- Competes with: Ford Fiesta, Honda Fit
- Looks like: A racier Sonic with a cooler interior
- Drivetrain: 138-horsepower, 1.4-liter four-cylinder with six-speed manual or automatic; front-wheel drive
- Hits dealerships: Fall 2012
Chevrolet is introducing a Sonic RS for 2013, bringing show plus a little more go to its new subcompact. As we've come to expect from Chevrolet's RS badge, the car gets cosmetic updates and handling improvements. It should be a little quicker than the regular Sonic, which has same engine, thanks to shorter gearing for its six-speed manual. The RS joins the rest of the Sonic lineup, which has been on sale since August.
Where the front-drive Sonic comes as a sedan or hatchback, the RS is hatch only. It drops the Sonic's circular fog lights for shapelier ones, while the quad headlights and scowling expression remain. The RS adds ground effects around the bumpers and side sills, plus unique 17-inch wheels, a spoiler and darker, painted side mirrors.The RS will be the only Sonic to have genuine leather versus the faux leather in the Sonic LZ, which feels cheaper than some cowhide in competitors. Larger side bolsters should hold you better around corners. Flat-bottomed steering wheels are becoming the rage among sporty cars, and the Sonic RS gets one that's leather-wrapped with a thicker rim. Aluminum pedals, unique interior trim and an RS stick-shift knob round out the changes.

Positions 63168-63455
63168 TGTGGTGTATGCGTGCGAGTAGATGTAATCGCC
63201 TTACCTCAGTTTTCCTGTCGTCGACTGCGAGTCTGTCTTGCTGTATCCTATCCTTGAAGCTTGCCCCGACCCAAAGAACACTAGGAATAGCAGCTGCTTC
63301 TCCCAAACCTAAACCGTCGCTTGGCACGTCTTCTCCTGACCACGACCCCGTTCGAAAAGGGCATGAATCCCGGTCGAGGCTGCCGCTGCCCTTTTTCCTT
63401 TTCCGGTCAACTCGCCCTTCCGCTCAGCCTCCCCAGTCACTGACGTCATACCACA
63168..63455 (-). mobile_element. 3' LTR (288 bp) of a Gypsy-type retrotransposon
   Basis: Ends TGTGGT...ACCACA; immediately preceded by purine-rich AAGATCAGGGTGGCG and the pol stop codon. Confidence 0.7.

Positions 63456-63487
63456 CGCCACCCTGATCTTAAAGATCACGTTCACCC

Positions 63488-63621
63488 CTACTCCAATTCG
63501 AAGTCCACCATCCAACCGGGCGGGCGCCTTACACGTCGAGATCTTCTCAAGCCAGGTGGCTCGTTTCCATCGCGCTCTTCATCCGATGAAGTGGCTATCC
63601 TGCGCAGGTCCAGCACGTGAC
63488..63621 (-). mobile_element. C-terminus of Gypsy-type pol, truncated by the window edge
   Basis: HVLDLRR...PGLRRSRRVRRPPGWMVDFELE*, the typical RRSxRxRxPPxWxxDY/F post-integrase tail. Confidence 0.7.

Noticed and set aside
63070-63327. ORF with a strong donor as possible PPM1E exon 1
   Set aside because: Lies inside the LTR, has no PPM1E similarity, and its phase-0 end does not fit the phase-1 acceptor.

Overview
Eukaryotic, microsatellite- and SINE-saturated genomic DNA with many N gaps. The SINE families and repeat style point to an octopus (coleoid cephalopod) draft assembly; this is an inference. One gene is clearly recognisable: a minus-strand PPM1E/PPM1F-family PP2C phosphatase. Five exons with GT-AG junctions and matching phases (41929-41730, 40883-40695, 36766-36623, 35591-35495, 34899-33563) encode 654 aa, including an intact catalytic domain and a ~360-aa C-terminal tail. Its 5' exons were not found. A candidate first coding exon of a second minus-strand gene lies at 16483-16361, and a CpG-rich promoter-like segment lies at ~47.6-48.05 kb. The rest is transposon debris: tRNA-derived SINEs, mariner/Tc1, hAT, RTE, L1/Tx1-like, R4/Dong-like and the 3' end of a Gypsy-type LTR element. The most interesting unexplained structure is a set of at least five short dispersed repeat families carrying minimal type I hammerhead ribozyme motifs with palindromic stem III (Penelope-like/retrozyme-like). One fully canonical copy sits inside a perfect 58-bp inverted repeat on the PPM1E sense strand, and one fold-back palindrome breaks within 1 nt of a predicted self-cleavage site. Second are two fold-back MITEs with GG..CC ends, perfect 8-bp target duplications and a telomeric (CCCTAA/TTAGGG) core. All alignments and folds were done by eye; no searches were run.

The RS is the first Sonic to get Chevrolet's MyLink touch-screen stereo, which can project maps and directions via Bluetooth from a Chevrolet smartphone application. It's an intriguing solution for drivers faced with navigating from a smartphone's GPS or paying hundreds, at minimum, for a cheap in-dash unit. There's no pricing for the navigation app yet, but Chevy officials expect it will be competitive, which would make the RS' in-dash navigation among the cheapest options on the market — provided you have a smartphone.
Chevrolet's turbo 1.4-liter four-cylinder makes 138 horsepower and 148 pounds-feet of torque. Four-wheel-disc brakes should improve braking performance versus the Sonic's disc/drum setup, while a louder exhaust system will alert the neighbors you're in the 'hood. A stiffened suspension rides less than a half inch lower, but the RS offers neither a limited-slip differential nor a fully independent rear suspension.
When the RS hits dealerships, Chevy officials say it will be readily available — like the Cruze RS is today — so it shouldn't be a special-order edition that you can't find. GM will price the car closer to its late-2012 launch, so we'll keep you posted.